Chris Newman is an experimental border crosser between the fields of music, painting, video, drawing and literature. Since the early 1980s, Newman has composed concerts and musical performances for festivals and radio productions as well as commissioned orchestral works. Since 1989 he has devoted himself to painting.
Subsequently, since 1994, he has created installations that combine two different media in the form of live installations and installed concerts, which mutually reinforce each other. Recently, he has increasingly presented his paintings sculpturally and installatively by cutting up the canvases and sewing them back together.
Carsten Nicolai, *1965 Chemnitz
Carsten Nicolai first studied landscape architecture in Dresden (1985-1990). He has been showing his work as a visual artist since 1986 in renowned galleries, municipal art collections, international museums and, for example, at the documenta in Kassel and the Venice Biennale.
Since 2015, he has been working as a professor of art with his focus on digital and time-based media at the Hochschule für Bildende Künste in Dresden. As a musician, aka Alva Noto, Nicolai is one of the best-known representatives of contemporary electronic music. Today he lives in Berlin and Chemnitz.
He is part of a generation of artists who work intensively in the transitional area connecting music, art, and science. In his work, he tries to overcome the separation of human sensory perceptions by producing light frequencies and acoustic signals perceptible to the eyes and ears.
His work can be found in a large number of international public collections, and he is the recipient of numerous grants and winners of international awards.
Robert Rehfeldt *1931 Stargrad - †1993 Berlin
Robert Rehfeldt studied at the Hochschule für Bildende Künste in Berlin from 1948 to 1953 and initially worked as a photojournalist, graphic artist, and press draftsman. From 1963 he worked as a freelance experimental artist and became a member of the Association of Visual Artists of the former GDR, which enabled him to receive work contracts and commissions from government bodies and agencies in respect of building and construction related art (public art).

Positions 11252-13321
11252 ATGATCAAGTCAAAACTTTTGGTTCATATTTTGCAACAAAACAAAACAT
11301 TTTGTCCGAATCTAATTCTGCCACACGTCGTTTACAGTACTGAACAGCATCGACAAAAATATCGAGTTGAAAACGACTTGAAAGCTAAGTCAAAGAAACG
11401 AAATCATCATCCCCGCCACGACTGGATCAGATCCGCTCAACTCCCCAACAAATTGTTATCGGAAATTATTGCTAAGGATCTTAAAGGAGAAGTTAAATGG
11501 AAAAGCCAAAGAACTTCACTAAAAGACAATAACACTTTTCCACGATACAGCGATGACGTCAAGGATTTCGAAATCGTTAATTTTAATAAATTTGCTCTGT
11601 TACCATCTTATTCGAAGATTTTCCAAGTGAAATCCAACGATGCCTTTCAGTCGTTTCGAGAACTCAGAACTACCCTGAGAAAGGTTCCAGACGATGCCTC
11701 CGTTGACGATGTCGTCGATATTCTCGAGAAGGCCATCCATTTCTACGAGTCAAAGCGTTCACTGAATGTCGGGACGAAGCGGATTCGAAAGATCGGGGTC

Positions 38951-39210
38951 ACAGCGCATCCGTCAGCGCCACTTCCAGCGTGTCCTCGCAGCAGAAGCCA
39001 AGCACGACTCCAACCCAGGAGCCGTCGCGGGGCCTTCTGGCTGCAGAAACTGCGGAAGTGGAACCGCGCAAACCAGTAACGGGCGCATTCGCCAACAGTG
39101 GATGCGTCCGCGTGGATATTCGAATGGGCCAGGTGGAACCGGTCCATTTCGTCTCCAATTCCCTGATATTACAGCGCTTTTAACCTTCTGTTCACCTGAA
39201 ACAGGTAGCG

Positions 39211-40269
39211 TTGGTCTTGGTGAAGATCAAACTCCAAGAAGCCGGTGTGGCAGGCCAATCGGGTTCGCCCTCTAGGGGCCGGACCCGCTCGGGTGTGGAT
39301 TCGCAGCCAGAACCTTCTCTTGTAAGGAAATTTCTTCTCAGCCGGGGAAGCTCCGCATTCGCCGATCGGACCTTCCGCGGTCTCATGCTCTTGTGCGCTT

In the early 1970s, he became acquainted with the international mail art scene and thereafter strongly involved in the field of net art. Robert Rehfeldt built up an impressive network of contacts between Western and Eastern Europe, the USA and Latin America and engaged in postal art exchanges with important contemporaries such as Nam June Paik, Robert Filiou, Dick Higgins, and others. This resulted in the first Mail Art exhibition in the former German Democratic Republic in 1975, after Rehfeldt got artists from all over the world to design and send him a postcard.
In addition to the extensive graphic work he produced, he as well devoted himself to photography and Super 8 film, among other things. He also created several large sculpture groups.
Don van Vliet, * 1941 Glendale, California - † 2010 Arcata, California
Don van Vliet was known for his experimental rock music from the late 1960s under the pseudonym Captain Beefheart. From 1985, when his career as a musician ended, he saw himself as a painter, author, poet, and composer and was celebrated as a successful painter. At the beginning of the 1990s, Don Van Vliet withdrew completely from the public eye.
Even though he had already turned his back on music in the 1980s, he brought it back to life through a new form in his paintings. The colors ring together in his lively compositions. Gesture, color, and surface seem to vibrate like the strings of a guitar producing their own sound.